It’s fair to say that one of 2014’s most pleasant surprises was Justin Turner, who turned a non-roster invite after being non-tendered by the Mets into an extremely valuable season that ranked among the best bench years in Dodger history.
In September, I tried in vain to explain how Turner had transformed himself from a mediocre bench player into someone having something resembling a star season. I started with this…
So I keep asking myself, well, how is this happening? This first answer is easy: Helllllooooo, BABIP. Turner’s rolling a .397 BABIP out there, which is not only easily the highest of his career, it’s the second-highest of any player with 300 plate appearances. It’s one of the ten highest BABIP seasons this century, which we are now 15 (!) seasons into, because time keeps going on and can’t be stopped. Any discussion of Turner’s success has to start with that, because it’s the one thing that really stands out so clearly. When he’s not as good next season — and he won’t be — this is where you’re going to look. That doesn’t mean that he can’t be great over the remainder of 2014, because you can never pinpoint the date where regression is going to happen, but it does mean that if you’re expecting a repeat in 2015, you’ll be disappointed.
…and then spent a few hundred words trying to find some evidence of a real change, be it stance, plate discipline, batted ball distance, etc. I couldn’t, and when the season ended, Turner’s BABIP had risen to an insane .404, which was basically the highest of any player with at least 300 plate appearances in baseball. It’s the fourth-highest this century. In more than a century of Dodger baseball, and more than 1,000 seasons of more than 300 plate appearances, Turner’s BABIP was the second-highest ever.
Needless to say, that’s not going to hold up. Turner isn’t fast enough to beat out a ton of infield hits to maintain that BABIP, or talented enough to hit the ball so hard all the time to get more hits than almost anyone else, ever. There’s almost no scenario in which Turner is as valuable as he was in 2014, and to expect that he will be is setting yourself up for disappointment.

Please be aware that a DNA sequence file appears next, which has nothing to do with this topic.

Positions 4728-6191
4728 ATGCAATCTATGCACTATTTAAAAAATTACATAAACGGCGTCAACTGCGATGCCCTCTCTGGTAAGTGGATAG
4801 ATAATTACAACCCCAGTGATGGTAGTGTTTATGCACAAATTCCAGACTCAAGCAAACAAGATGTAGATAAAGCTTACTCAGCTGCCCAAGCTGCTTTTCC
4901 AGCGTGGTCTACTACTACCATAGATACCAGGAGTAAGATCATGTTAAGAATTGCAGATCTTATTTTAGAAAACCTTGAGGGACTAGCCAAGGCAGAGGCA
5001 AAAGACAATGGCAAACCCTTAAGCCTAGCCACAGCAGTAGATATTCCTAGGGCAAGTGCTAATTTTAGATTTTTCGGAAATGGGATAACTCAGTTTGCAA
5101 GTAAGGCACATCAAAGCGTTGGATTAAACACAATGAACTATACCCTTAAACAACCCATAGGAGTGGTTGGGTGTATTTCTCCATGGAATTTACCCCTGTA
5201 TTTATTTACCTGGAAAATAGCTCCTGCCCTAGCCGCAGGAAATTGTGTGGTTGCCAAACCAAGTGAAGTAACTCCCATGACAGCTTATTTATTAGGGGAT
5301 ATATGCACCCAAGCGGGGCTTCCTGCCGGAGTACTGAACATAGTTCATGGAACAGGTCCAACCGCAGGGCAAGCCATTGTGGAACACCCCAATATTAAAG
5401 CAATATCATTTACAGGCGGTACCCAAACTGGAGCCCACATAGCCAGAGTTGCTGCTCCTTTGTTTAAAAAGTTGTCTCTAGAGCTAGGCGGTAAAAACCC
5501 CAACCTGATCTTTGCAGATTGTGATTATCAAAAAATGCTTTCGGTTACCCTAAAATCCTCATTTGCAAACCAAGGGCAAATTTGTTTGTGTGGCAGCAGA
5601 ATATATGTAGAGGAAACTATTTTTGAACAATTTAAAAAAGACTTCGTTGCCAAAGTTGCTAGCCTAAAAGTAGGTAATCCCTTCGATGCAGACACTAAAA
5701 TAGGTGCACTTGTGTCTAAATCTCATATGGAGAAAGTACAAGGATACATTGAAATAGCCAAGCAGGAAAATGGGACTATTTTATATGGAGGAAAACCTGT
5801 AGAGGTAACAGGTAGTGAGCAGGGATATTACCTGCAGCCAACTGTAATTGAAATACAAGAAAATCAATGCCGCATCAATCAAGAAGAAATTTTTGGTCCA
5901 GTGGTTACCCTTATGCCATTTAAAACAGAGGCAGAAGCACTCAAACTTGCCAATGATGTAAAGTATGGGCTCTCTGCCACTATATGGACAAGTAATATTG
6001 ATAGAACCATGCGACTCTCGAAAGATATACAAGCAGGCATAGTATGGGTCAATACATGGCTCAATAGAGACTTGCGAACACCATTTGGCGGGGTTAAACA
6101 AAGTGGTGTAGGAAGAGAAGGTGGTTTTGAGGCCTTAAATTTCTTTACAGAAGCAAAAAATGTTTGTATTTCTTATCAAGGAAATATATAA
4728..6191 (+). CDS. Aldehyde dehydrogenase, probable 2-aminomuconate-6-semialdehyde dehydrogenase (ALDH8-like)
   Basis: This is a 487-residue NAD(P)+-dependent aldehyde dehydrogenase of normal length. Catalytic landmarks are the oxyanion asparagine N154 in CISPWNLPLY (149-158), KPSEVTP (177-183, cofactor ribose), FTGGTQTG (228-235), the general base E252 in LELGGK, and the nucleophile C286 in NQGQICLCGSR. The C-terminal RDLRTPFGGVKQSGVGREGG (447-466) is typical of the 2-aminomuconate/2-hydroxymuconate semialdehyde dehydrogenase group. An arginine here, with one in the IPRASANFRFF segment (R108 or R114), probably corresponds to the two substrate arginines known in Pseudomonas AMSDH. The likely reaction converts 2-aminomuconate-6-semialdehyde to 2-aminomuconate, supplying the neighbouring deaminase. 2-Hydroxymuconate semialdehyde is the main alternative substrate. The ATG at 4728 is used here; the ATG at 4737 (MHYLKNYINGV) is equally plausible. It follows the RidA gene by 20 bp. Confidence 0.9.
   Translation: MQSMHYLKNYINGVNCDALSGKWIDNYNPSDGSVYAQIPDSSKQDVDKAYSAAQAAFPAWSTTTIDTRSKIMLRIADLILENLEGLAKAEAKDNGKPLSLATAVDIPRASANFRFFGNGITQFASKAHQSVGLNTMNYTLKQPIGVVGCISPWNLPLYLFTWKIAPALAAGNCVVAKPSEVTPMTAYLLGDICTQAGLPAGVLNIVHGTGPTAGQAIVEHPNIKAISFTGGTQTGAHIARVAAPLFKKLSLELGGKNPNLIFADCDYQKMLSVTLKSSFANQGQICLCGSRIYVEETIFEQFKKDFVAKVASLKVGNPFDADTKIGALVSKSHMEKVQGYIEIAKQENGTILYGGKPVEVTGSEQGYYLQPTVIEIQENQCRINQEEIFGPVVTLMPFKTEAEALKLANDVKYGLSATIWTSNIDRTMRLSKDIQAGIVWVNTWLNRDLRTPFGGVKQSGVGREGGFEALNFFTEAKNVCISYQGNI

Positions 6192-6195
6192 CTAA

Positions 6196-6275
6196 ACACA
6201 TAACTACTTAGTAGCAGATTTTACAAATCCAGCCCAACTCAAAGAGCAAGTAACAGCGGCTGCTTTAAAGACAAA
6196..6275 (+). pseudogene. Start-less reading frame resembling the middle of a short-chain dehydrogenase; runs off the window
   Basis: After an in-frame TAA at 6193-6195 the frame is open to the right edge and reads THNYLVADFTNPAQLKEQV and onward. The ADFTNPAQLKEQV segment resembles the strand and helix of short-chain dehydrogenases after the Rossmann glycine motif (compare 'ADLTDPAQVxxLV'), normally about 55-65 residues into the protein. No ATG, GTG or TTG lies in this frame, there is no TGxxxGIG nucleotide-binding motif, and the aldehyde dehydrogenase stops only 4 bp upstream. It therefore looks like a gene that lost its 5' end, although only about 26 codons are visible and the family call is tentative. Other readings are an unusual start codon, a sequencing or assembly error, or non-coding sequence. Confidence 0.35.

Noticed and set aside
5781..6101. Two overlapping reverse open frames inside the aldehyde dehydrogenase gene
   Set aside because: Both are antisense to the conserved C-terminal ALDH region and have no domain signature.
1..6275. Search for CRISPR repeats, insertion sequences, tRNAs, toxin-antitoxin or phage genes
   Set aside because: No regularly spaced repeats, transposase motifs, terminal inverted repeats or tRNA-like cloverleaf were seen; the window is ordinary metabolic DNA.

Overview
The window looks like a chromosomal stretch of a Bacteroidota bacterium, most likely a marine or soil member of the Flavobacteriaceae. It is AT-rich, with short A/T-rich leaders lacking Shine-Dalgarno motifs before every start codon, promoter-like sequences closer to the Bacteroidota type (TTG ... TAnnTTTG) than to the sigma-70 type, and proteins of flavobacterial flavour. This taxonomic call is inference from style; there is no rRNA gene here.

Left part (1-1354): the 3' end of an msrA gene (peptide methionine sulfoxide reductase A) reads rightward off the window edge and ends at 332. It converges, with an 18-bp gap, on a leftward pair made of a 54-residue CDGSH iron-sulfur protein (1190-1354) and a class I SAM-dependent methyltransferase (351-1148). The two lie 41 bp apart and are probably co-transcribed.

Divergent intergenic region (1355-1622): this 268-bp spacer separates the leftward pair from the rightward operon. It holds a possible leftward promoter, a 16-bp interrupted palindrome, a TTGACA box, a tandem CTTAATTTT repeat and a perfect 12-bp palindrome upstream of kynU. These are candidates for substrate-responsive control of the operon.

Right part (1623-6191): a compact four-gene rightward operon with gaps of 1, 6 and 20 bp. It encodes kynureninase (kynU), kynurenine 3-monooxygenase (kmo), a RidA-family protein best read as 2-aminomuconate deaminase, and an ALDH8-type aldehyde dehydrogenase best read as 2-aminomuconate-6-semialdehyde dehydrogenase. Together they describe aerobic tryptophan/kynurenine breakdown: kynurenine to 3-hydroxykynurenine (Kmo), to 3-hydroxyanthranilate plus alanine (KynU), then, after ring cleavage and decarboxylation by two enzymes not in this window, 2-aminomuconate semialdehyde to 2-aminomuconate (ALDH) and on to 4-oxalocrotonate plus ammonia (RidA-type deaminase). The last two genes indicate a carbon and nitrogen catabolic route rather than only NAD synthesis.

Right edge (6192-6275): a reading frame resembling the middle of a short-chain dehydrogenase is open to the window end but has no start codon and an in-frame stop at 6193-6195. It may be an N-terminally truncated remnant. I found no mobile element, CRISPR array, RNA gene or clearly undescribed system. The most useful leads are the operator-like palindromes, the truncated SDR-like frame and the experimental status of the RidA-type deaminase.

But we’ve had that conversation before, and I’m not writing this just to reiterate. What I’m interested in today is what’s reasonable to expect, and now that the major projection systems have all out their Dodger numbers, we can take a look.
Unsurprisingly, absolutely no projection system expects Turner to keep that up, though it’s interesting that ZiPS likes him a lot better than the other two. Of course, even a somewhat less-lucky Turner can still be a valuable player. A league-average bat, which is what two of these three systems see, who can offer good defense at two positions and the flexibility to at least handle two more is still a nice bench piece to have, particularly considering the advancing age of this entire infield.
Turner is a guy you want to have. He’s useful. He’s just not going to be a star, not again, not unless you believe that Turner is the guy who reverses the trend of more than 100 years of baseball. As much as I like him, that’s not a bet I’m willing to make.